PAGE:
Understanding activated network resilience: A comparative analysis of co-located and co-cluster disaster response networks

Chih-Hui Lai*, Ying Chia Hsu

*Corresponding author for this work

Research output: Contribution to journalArticlepeer-review

8 Scopus citations

Abstract

Building on the resilience literature, this study analyzes the response networks that were activated for four disasters during 2015–2016 (Cyclone Pam, the 2015 Nepal earthquake, Cyclone Winston, the 2016 Ecuador earthquake). The analysis shows that different interrelated resilient capacities are manifested in the activation of response networks. In particular, in exhibiting redundancy and robustness, disaster-specific network structures are discerned. In both cyclones, response networks resemble a predefined cluster design, whereas in the earthquake disasters, networks are more fluid. Moreover, organizations' varied levels of prior response experiences help build the network's capacities of redundancy and resourcefulness. Implications are discussed in ways to advance contributions to research on resilience and disaster response networks.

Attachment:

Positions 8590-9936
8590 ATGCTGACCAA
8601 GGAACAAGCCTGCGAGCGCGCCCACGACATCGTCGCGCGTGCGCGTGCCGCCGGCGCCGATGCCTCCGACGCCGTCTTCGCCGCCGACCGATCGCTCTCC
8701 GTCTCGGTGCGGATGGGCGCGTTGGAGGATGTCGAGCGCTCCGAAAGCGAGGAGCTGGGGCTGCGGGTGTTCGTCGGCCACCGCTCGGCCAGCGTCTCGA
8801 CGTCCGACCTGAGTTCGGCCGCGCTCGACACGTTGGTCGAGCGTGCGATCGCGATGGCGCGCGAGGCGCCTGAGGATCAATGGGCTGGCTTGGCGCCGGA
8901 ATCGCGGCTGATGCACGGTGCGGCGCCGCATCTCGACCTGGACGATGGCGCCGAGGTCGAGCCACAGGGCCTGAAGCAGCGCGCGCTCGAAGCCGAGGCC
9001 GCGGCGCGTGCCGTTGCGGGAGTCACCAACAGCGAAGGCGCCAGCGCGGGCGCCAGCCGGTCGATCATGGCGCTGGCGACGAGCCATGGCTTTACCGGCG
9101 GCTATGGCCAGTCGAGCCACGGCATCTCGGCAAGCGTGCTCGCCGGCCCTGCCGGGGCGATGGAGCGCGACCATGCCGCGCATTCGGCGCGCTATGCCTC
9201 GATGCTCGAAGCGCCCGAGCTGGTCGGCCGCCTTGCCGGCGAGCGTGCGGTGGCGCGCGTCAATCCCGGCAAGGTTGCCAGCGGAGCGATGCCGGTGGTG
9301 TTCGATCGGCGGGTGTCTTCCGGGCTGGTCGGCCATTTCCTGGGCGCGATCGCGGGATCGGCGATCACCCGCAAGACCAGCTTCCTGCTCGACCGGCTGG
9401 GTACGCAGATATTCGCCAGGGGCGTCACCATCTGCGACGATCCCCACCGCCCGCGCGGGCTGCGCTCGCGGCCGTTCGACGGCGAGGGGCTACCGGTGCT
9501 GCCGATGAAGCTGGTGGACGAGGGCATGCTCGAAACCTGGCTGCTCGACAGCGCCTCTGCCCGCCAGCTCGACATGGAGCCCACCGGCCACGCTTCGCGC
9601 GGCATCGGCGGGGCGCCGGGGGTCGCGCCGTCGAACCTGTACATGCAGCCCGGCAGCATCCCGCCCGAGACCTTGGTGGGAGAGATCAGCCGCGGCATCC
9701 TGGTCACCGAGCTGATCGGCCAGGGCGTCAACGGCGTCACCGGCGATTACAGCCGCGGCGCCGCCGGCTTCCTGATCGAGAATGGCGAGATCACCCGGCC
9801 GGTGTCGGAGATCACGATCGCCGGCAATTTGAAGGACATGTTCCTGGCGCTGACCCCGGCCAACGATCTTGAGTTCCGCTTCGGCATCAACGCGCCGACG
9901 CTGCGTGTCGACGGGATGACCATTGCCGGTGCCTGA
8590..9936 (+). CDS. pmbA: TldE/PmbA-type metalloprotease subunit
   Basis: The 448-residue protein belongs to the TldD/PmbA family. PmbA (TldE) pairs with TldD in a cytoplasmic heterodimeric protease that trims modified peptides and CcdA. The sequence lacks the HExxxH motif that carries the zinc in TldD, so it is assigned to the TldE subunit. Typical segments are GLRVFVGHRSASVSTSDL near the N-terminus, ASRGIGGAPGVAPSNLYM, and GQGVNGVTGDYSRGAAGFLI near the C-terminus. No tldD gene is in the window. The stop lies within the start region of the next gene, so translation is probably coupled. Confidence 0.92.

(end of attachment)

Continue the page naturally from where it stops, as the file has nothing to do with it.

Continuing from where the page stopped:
Original languageEnglish
Pages (from-to)14-27
Number of pages14
JournalJournal of Contingencies and Crisis Management
Volume27
Issue number1
DOIs
StatePublished - 1 Jan 2019

Keywords

  • international humanitarian efforts
  • interorganizational networks
  • natural disasters
  • resilience
  • social network analysis

Fingerprint Dive into the research topics of 'Understanding activated network resilience: A comparative analysis of co-located and co-cluster disaster response networks'. Together they form a unique fingerprint.

Cite this